A former party boss of Sichuan Province, Zhou is considered close to both President Jiang and out-going parliament chief Li Peng. Zhou has replaced Minister of Public Security Jia Chunwang, who will soon be made head of the Supreme People’s Procuratorate. The last time that a minister of public security had Politburo ranking was in the mid-1970s, when former Communist party chairman Hua Guofeng doubled as police chief.

Political analysts said the unusual personnel moves underscored the central leadership’s commitment to fighting crime and related problems including subversion and cult-related activities. Beijing also feared internal security might deteriorate in the wake of growing unemployment among urban and rural workers. The official People’s Public Security Paper quoted Zhou as saying immediately after his appointment that the authorities would crack down hard on efforts by “enemy forces within and outside China” to infiltrate, subvert and sabotage public order.

Zhou, 60, also pointed out that the police would target the Falun Gong spiritual movement as well as disruptive activities by terrorist and separatist groups. Moreover, the new police chief said more work would be done to defuse “contradictions within the people,” a code word for instability caused by marginalized social elements such as laid-off workers and farmers.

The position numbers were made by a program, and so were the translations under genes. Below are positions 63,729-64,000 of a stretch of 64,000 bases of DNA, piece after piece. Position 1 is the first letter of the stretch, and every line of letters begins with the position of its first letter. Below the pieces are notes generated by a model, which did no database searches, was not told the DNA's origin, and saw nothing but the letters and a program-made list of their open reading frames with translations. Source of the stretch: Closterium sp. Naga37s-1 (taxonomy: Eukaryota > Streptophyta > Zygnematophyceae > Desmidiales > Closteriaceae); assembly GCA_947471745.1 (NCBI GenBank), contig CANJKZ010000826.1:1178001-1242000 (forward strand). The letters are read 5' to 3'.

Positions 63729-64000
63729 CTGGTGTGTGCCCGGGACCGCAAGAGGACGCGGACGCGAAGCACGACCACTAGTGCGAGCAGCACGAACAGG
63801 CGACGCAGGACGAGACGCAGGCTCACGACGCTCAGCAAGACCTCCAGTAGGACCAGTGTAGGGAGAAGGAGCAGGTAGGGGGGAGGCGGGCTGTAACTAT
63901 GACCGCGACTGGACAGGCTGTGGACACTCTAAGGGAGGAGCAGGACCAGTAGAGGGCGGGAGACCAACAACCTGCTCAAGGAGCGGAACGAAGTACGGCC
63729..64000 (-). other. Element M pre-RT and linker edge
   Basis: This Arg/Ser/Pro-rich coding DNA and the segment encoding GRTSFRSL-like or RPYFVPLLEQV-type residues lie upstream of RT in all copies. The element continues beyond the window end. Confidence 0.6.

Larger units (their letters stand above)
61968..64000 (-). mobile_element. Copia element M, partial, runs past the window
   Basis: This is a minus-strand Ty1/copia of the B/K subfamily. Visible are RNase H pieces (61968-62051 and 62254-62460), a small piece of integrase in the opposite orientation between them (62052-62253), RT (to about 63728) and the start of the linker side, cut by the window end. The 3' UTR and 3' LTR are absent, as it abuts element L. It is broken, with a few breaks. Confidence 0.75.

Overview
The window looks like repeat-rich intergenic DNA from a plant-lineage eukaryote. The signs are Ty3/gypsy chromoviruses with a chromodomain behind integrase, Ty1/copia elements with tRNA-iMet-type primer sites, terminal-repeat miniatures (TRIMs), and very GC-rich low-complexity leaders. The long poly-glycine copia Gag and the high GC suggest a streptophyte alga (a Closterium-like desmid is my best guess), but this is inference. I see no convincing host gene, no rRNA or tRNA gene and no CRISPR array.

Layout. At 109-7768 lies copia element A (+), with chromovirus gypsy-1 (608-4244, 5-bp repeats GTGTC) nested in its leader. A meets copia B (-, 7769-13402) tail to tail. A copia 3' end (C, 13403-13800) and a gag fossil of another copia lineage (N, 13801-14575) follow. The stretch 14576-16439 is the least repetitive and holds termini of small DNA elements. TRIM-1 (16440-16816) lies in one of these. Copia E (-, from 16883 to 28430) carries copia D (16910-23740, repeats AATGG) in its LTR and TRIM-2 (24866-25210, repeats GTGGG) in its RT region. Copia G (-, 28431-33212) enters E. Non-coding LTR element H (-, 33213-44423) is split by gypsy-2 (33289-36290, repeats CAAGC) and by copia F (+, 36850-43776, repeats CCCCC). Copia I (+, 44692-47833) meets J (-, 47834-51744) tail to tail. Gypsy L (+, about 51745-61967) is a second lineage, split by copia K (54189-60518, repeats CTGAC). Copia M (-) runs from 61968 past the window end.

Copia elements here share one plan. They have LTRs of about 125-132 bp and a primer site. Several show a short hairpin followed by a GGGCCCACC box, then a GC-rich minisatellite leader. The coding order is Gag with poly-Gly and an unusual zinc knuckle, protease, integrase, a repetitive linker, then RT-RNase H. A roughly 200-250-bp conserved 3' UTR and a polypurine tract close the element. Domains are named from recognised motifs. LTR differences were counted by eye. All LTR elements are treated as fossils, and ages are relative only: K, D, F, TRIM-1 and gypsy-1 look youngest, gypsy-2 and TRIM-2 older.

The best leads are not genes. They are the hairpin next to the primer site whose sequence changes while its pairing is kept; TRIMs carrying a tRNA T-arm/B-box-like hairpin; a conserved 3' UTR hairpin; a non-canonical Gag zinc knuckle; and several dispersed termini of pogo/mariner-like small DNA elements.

According to party and government tradition, Zhou is also slated to become first political commissar of the PAP, the paramilitary force charged with quelling internal disturbances. The strength of the PAP, whose budget is never publicized, is estimated at over 1 million. During his tenure as party boss of Sichuan, Zhou was believed to have played a role in cracking down on underground, pro-independence Tibetan groups within the western province.

At the same time, Beijing’s resolve to crack down on terrorism–much of it related to separatists in the Xinjiang Autonomous Region–is evidenced by the unprecedentedly large number of Xinjiang-related cadres who gained seats on the ruling Central Committee last month. And the Xinjiang party secretary, Wang Lequan, who made it to the Politburo at the 16th Congress, has been given new responsibilities in rooting out terrorist cells and preventing the “infiltration” of radical Islamic groups into western China.